Risk From Spent Nuclear Reactor Fuel Is Greater in U.S. Than in Japan, Study Says — The threat of a catastrophic release of radioactive materials from a spent fuel pool at Japan1’s Fukushima Daiichi plant is dwarfed by the risk posed by such pools in the United States, which are typically filled with far more radioactive material, according to a study released on Tuesday2 by a nonprofit institute.  The report, from the Institute for Policy Studies3, recommends that the United States transfer most of the nation’s spent nuclear fuel from pools filled with cooling water to dry sealed steel casks to limit the risk of an accident resulting from an earthquake, terrorism or other event. “The largest concentrations of radioactivity on the planet will remain in storage at U.S. reactor sites for the indefinite future,” the report’s author, Robert Alvarez4, a senior scholar at the institute, wrote. “In protecting America from nuclear catastrophe, safely securing the spent fuel by eliminating highly radioactive, crowded pools should be a public safety priority of the highest degree.”

Swiss energy minister to back nuclear exit -papers - Energy minister Doris Leuthard is set to propose Switzerland gradually exits nuclear power, two Swiss newspapers reported on Sunday, citing sources close to the government. The multi-party Swiss government was expected to make an announcement on nuclear policy on Wednesday and may recommend an exit. The NZZ am Sonntag and the SonntagsZeitung both reported Leuthard favoured an approach similar to that of economy minister Johann Schneider-Ammann."She wants to set a clear signal for the exit," the NZZ am Sonntag quoted a source as saying. The damage to the Fukushima nuclear power plant in Japan has revived debate about energy policy in Switzerland, where the approvals process for three new nuclear power stations was suspended in March pending a review of safety standards.The two papers reported Leuthard backed continuing to use current nuclear plants until the end of their lifespans, not building any new ones, and expanding alternative energy sources such as water power.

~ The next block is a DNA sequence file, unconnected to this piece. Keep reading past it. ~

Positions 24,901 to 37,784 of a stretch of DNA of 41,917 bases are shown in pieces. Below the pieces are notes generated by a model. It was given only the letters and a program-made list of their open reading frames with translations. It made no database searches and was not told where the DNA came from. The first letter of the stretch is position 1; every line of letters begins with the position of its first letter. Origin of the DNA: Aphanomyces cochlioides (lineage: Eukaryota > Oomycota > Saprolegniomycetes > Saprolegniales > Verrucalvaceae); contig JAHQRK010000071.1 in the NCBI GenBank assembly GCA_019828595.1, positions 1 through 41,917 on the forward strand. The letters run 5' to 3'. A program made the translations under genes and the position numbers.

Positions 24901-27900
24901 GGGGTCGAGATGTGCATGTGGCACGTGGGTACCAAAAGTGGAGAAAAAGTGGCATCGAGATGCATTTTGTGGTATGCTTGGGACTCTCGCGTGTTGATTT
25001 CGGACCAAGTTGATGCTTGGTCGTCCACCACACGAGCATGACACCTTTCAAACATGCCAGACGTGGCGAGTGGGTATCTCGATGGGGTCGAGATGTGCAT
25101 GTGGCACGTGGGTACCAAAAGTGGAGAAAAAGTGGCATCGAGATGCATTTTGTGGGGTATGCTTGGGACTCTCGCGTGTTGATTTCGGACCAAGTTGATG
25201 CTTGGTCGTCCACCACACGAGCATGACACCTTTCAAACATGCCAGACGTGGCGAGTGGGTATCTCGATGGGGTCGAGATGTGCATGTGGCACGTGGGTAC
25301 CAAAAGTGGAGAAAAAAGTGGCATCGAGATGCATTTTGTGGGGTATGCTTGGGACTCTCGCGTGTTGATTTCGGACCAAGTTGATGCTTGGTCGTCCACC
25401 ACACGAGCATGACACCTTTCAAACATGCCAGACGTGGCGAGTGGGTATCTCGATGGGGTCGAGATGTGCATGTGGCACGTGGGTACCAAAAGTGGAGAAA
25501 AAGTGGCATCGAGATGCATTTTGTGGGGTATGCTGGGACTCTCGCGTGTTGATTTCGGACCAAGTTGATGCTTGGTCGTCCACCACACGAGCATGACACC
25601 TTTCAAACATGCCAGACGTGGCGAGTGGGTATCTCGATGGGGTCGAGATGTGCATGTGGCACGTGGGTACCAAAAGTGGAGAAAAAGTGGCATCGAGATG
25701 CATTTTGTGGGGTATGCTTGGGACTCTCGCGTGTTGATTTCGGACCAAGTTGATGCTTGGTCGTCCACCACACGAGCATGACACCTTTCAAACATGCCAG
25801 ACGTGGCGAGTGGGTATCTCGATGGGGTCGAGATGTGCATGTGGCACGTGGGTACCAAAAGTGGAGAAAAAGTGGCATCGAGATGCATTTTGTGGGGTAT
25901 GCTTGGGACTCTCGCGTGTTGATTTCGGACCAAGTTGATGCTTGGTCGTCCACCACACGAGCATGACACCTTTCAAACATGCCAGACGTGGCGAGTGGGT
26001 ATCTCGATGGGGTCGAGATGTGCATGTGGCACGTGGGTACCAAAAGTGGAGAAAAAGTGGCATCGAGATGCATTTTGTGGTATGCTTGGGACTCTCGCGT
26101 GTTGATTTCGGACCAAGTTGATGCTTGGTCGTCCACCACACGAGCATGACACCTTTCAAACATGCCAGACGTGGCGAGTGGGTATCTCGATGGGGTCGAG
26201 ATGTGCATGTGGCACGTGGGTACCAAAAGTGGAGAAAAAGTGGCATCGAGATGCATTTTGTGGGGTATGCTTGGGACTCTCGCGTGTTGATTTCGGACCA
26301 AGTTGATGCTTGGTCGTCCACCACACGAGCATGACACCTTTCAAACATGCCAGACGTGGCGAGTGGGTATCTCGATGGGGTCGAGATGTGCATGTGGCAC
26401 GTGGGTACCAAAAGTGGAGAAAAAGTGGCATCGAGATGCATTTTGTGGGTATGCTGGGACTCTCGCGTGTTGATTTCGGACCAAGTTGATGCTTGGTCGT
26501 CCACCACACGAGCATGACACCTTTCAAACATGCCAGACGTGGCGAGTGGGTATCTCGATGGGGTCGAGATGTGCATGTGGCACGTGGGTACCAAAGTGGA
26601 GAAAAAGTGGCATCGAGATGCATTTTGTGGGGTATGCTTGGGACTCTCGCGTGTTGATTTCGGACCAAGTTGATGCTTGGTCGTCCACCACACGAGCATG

Operator of Japan nuclear plant confirms meltdowns of 2 more reactors -Tokyo Electric Power Co., the operator of the Fukushima Daiichi nuclear power plant disabled by the March 11 earthquake and tsunami, confirmed on Tuesday that there were meltdowns of fuel rods at three of the plant’s reactors early in the crisis. It had said earlier this month that fuel rods in the No.1 reactor had melted, but officials of the utility, known as Tepco, confirmed at a news conference that there were also meltdowns of fuel rods at the plant’s No.2 and No.3 reactors early in the crisis. Engineers are battling to plug radiation leaks and bring the plant northeast of Tokyo under control more than two months after the 9.0 magnitude earthquake and deadly tsunami that devastated a swathe of Japan’s coastline and tipped the economy into recession.

IAEA Knew Within Weeks of Japanese Earthquake that Reactors Had Melted Down … Public Not Told for a Month and a Half - As I noted last week, reactors 1, 2 and 3 all melted down within hours of the Japanese earthquake. On Monday, Mainchi Daily News provided an important tidbit: A meltdown occurred at one of the reactors at the Fukushima No. 1 Nuclear Power Plant three and a half hours after its cooling system started malfunctioning, according to the result of a simulation using “severe accident” analyzing software developed by the Idaho National Laboratory. According to the simulation, the reactor core started melting about 50 minutes after the emergency core cooling system of the No. 1 reactor stopped functioning and the injection of water into the reactor pressure vessel came to a halt. About an hour and 20 minutes later, the control rod and pipes used to gauge neutrons started melting and falling onto the bottom of the pressure vessel. After about three hours and 20 minutes, most of the melted fuel had piled up on the bottom of the pressure vessel. At the four hour and 20 minute mark, the temperature of the bottom of the pressure vessel had risen to 1,642 degrees Celsius, close to the melting point for the stainless steel lining, probably damaging the pressure vessel. In other words, the IAEA knew in late March that there was a meltdown.  Government agencies sat on this information, and the world didn’t learn the truth until the operator of the stricken reactors itself made the announcement a month and a half later. This is not entirely surprising given that governments have been covering up nuclear meltdowns for fifty years to protect the nuclear industry.